By Coach

There are no coach services to the park.


If you are landing the day before your chosen match, staying to catch a few other matches or plan to extend your trip to sunny England afterwards, check out the latest hotels deals in and around London City Airport and make the most of your stay!

London City Airport expansion plan approved

Exciting news to London City Airport – a £220 million plan to expand this capital city airport was given the all clear. The new and improved airport should be able to handle up to 111,000 permitted annual flights. Currently the airport handles 70,000 annual flights.

According to Newham Council, a decision is still awaited regarding where new runway capacity will be delivered. Some of the aspects of the expansion plans include a noise barrier, flight restrictions and soundproofing packages for residents.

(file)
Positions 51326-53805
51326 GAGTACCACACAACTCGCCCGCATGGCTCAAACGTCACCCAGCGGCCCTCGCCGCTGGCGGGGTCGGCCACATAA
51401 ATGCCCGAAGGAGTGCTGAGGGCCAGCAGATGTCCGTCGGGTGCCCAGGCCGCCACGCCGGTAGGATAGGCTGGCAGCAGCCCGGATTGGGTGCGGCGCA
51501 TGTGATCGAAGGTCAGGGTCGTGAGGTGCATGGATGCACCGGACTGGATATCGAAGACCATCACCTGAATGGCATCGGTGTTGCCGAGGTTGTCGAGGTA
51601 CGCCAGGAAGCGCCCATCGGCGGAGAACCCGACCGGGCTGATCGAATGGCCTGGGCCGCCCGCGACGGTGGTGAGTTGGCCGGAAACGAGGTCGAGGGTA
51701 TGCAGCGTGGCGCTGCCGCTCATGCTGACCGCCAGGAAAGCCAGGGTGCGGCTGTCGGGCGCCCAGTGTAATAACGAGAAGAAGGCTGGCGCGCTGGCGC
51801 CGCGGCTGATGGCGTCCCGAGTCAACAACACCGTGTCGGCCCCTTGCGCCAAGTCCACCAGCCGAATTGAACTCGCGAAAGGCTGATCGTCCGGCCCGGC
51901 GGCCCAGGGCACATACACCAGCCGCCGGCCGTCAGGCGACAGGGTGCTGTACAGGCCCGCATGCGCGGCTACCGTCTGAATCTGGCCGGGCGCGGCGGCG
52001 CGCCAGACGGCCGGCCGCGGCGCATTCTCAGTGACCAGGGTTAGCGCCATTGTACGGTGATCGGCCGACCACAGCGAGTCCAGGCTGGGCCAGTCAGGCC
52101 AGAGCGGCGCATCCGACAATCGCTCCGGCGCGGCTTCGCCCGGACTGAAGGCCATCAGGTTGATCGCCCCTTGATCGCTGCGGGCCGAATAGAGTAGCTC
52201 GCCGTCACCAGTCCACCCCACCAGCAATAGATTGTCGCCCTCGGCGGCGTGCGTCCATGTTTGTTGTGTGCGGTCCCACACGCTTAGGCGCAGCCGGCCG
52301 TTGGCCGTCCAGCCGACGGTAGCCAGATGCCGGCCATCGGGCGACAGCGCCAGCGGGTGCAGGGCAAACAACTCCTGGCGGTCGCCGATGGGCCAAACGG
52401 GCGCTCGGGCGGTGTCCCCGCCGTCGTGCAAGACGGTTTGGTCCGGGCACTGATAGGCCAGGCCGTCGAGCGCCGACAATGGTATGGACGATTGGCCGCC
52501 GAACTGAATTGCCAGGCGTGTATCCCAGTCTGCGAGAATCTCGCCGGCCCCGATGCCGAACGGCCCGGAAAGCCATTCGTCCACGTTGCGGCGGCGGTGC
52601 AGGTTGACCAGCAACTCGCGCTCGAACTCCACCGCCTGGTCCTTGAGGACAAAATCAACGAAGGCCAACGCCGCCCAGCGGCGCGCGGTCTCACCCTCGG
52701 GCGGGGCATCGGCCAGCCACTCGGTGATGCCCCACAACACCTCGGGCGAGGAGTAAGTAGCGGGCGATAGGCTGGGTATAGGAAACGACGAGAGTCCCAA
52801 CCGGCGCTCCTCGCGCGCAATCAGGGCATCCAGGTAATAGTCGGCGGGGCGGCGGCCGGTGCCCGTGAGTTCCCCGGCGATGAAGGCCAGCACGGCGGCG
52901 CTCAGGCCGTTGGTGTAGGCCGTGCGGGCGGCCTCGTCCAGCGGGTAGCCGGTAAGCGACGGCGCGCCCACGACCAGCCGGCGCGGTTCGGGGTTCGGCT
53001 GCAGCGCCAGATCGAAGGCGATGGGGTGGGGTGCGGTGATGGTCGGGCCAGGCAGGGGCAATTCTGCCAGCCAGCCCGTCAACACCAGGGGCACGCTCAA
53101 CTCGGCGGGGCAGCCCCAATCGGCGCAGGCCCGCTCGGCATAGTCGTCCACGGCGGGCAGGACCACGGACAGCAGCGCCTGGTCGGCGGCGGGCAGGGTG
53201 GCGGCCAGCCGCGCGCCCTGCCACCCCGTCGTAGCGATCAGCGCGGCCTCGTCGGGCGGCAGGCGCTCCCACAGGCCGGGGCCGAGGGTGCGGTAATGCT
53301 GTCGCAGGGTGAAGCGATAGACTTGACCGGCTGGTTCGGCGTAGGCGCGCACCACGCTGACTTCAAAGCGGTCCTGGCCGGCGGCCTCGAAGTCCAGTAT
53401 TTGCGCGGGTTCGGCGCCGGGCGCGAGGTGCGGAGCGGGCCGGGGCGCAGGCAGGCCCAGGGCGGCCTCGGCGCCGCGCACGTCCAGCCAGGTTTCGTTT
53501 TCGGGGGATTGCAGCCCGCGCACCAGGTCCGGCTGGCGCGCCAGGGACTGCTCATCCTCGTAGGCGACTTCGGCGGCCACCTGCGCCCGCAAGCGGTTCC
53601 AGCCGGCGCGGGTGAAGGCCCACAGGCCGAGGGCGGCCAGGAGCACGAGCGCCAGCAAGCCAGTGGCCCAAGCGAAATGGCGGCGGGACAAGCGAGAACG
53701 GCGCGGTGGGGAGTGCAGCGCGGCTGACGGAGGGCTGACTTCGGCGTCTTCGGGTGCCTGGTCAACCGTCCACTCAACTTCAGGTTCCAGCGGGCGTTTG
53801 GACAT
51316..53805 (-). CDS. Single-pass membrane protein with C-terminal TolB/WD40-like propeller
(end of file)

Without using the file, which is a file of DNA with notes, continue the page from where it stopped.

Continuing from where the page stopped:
The expansion is said to be completed by 2023 and will feature a new parallel taxiway, 7 new aircraft stands, and terminal building extensions.

The area will also benefit from the addition of 1,500 new jobs.

British Airways to increase London City flights to Isle of Man

Beginning on March 30, British Airways will expand their scheduled flights from the Isle of Man to London City Airport. This summer, the number of scheduled flights will increase from one to three on weekdays, with one flight on Saturdays and two on Sundays.

The new service will provide potential customers with easy access to the centre of London and will also allow them to connect to 25 British Airways international destinations served direct from the Docklands airport, including Frankfurt, Zurich and New York.